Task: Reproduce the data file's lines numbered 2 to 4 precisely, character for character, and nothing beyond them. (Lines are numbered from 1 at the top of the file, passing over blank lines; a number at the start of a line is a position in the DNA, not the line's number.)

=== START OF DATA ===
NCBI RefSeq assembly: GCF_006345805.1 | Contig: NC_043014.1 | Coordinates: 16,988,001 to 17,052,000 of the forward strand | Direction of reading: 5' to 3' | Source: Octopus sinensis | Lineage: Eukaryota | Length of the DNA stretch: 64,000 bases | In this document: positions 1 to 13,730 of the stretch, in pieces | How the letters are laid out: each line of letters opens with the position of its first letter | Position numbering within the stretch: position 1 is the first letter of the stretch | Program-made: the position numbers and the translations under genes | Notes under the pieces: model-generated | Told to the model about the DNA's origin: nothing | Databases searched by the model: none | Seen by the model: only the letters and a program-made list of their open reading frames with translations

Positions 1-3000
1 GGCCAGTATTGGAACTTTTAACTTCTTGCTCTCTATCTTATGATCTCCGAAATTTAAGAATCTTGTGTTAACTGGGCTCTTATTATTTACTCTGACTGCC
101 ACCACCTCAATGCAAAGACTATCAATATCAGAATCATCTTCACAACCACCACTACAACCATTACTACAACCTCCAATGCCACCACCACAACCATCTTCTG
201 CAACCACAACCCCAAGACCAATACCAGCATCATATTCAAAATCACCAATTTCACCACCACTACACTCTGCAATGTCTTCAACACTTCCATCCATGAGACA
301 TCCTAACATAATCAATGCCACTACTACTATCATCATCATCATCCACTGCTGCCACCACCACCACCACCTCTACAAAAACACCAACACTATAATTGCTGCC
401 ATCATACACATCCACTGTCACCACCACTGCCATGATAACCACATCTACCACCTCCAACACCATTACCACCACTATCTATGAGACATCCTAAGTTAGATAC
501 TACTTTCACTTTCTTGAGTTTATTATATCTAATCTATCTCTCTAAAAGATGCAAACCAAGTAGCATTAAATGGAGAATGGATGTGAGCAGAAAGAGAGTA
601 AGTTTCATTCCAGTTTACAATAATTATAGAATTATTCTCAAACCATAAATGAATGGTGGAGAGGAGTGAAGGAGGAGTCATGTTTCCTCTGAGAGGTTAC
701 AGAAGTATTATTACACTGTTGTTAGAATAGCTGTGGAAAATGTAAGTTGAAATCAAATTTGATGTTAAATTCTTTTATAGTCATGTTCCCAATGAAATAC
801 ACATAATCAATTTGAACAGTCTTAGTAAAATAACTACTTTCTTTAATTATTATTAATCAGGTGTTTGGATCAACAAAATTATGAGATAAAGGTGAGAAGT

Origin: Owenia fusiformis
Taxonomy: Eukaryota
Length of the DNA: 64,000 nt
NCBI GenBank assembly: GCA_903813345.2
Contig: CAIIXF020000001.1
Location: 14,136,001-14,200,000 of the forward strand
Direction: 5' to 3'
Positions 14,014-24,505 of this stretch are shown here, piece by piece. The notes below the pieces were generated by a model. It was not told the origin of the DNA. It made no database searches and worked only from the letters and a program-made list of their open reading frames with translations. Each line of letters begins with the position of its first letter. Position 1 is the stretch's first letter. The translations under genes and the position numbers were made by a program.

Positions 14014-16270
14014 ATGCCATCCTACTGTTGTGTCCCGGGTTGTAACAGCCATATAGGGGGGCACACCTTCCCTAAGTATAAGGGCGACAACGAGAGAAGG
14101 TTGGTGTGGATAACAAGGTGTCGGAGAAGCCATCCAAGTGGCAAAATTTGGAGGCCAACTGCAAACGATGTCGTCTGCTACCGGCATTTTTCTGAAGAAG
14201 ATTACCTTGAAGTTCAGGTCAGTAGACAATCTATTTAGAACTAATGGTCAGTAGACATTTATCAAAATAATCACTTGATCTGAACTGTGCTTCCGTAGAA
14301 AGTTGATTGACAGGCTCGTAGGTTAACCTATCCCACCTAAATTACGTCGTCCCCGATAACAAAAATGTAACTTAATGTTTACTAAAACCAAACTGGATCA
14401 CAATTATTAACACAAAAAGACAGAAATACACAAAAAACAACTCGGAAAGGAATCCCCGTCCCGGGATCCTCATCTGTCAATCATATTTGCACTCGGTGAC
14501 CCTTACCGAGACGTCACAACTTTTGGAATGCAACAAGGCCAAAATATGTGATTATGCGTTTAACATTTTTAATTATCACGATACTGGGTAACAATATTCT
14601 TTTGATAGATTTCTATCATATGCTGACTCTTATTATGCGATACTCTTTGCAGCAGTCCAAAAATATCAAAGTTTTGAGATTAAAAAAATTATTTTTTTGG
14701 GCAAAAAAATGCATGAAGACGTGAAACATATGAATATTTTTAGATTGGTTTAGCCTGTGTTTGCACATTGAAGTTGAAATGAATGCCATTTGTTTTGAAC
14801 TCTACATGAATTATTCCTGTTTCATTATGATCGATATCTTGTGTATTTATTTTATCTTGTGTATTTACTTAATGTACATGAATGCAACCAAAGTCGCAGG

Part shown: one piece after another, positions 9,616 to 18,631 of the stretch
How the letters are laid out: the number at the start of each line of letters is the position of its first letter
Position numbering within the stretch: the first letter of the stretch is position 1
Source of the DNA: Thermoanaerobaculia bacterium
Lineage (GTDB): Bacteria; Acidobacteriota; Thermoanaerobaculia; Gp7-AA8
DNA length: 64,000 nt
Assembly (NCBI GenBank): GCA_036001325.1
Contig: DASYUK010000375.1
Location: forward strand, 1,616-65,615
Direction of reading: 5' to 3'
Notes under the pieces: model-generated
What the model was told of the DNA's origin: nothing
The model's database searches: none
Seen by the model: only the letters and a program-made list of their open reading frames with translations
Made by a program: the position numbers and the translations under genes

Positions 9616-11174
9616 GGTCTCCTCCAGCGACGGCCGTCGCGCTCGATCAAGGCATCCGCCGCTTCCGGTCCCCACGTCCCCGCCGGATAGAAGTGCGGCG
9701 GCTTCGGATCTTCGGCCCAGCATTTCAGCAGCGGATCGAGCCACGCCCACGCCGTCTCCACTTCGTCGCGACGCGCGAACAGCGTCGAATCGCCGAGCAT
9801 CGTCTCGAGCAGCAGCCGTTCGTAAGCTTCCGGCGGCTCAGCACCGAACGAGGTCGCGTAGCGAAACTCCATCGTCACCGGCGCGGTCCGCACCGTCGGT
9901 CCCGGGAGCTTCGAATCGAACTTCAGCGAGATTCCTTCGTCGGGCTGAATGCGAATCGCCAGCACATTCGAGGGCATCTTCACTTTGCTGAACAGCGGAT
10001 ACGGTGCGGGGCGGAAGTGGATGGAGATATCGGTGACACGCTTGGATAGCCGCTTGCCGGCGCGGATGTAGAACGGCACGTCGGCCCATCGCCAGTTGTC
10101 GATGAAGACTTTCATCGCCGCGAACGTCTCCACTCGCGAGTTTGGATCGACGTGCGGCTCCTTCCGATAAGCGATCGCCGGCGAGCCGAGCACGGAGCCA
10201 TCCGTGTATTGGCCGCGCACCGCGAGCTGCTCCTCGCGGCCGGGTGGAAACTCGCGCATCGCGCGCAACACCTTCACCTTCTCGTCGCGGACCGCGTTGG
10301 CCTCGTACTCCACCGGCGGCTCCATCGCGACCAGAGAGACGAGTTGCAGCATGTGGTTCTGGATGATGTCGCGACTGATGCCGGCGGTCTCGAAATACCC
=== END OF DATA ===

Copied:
Positions 1-3000
1 GGCCAGTATTGGAACTTTTAACTTCTTGCTCTCTATCTTATGATCTCCGAAATTTAAGAATCTTGTGTTAACTGGGCTCTTATTATTTACTCTGACTGCC
101 ACCACCTCAATGCAAAGACTATCAATATCAGAATCATCTTCACAACCACCACTACAACCATTACTACAACCTCCAATGCCACCACCACAACCATCTTCTG